Valuable lessons learned from an unreliable cell phone

April 17, 2011

Whether tool or weapon or crutch

For patients and family and such

     It’s not that I’d shirk,

     But if my phone doesn’t work

I don’t worry about being in touch.

Synopsis:  I’m a family practitioner from Sioux City, Iowa.  On sabbatical to avoid burnout, while my non-compete clause ticks away I’m having adventures, visiting family and friends, and working in out-of-the-way places.  After a six-week assignment in Barrow, Alaska, the northernmost point in the United States, I’m working on the North Island of New Zealand. 

In residency, a mentor who rightfully commanded a great deal of respect talked about the responsibility of being on call.  One evening early in his career he’d had a glass of wine with dinner, and when duty brought him into the hospital for an after-hours call, the patient smelled alcohol on his breath and commented on it.  Subsequently, that doctor would never drink in town.

One evening, during those days, I came back to my apartment exhausted after a hard night of call followed by a long day of work, and fell into an iron-clad sleep.  Two hours later a patient’s relative phoned.  I tried to talk intelligently but it took me a good five minutes and a review of everyone on my census before I had fully awakened.  I tell the story sometimes because it gets laughs, but I can still remember the active struggle for consciousness, the feeling of mental molasses behind my eyes.

Eight months later, while on OB call, after I had given myself whole-heartedly to sleep in the residents’ call room, the phone rang at 2:30AM.  I kept falling asleep trying to get out of bed, tie my shoes, and get out the door.

A few more embarrassing incidents like those taught me how to not fall completely asleep.  I think most doctors have similar experiences during their training; for one reason or another, most of us cannot sleep well when we have call.

I knew a doctor who slept as well on call as off; he said he just told himself he wasn’t on call right before he went to sleep.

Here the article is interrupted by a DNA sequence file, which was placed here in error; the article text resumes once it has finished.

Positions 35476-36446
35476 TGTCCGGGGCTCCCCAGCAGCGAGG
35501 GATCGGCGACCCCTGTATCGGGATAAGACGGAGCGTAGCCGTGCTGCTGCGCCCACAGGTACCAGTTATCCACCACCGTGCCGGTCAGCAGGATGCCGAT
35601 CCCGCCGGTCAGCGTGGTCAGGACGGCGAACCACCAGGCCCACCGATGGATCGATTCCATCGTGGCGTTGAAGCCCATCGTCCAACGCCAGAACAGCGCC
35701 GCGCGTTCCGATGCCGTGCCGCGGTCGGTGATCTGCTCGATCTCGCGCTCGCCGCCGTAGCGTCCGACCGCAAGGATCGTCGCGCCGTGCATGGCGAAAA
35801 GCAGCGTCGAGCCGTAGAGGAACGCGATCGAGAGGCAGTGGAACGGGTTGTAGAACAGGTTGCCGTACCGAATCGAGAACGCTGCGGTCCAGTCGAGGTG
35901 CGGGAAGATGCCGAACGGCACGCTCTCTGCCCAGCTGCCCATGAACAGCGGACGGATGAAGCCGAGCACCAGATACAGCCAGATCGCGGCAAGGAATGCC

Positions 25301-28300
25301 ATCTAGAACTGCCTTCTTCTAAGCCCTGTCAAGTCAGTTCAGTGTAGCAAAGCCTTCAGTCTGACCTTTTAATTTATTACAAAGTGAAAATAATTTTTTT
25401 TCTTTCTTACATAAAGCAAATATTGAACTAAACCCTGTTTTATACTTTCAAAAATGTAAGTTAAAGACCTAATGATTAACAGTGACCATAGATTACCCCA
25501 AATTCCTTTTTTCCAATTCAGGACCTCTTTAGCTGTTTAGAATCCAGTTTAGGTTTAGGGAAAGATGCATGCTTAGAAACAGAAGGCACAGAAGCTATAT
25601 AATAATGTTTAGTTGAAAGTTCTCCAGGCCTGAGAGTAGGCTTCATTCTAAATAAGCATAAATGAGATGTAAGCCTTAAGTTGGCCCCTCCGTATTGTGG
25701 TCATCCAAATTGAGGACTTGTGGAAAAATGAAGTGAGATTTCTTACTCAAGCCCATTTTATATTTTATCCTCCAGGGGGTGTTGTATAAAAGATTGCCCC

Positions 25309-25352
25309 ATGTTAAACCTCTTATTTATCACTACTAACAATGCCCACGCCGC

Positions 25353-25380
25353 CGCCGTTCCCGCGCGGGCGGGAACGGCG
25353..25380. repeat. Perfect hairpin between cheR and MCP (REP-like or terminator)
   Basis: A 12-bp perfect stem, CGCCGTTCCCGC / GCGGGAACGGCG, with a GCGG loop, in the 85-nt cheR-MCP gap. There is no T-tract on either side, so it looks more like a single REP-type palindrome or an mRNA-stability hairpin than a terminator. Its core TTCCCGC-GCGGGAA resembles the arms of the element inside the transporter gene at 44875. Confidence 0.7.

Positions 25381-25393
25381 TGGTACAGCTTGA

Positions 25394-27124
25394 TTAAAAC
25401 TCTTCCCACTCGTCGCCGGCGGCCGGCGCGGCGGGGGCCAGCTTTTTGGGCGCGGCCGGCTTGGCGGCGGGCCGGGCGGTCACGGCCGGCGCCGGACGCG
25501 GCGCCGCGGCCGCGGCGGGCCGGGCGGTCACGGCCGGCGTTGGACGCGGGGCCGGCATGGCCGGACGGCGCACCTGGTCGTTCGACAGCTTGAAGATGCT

Another physician of my acquaintance avoided accessibility.  To the consternation of his partners, he refused to get a cell phone.  His beeper’s notorious unreliability came from failure to charge and failure to carry.  In the last year, I’ve come to understand that his cheerful good humor and the depth of his emotional resilience stemmed from his ability to get restorative sleep on call and off, and his capacity to relax and recharge when not working.  I don’t think he’s capable of burn-out. 

Three companies provide cell phone service in New Zealand.  My agency issued me a cell phone when I arrived; and, whether from hardware, software, or service issues, it didn’t reliably receive calls.  Frustrated at first, I learned how to not worry if I went out without it.  I have since become accustomed to not having a piece of my mind devoted to vigilance.  Though the agency replaced that phone with one from a different company, I sleep as if no one’s life depends on me awakening promptly.  If I’m on call, I’m on call, and I stay at the clinic.  When I’m not on call, we walk away from home and I don’t bring my phone.  We stroll down to the beach and I don’t run up out of the water to check my beeper. 

Yes, I work 40 or 50 hours a week.  I still feel like I’m on vacation.

Firefighters get it, so do daughters

May 3, 2010

I advise, I am not commanding.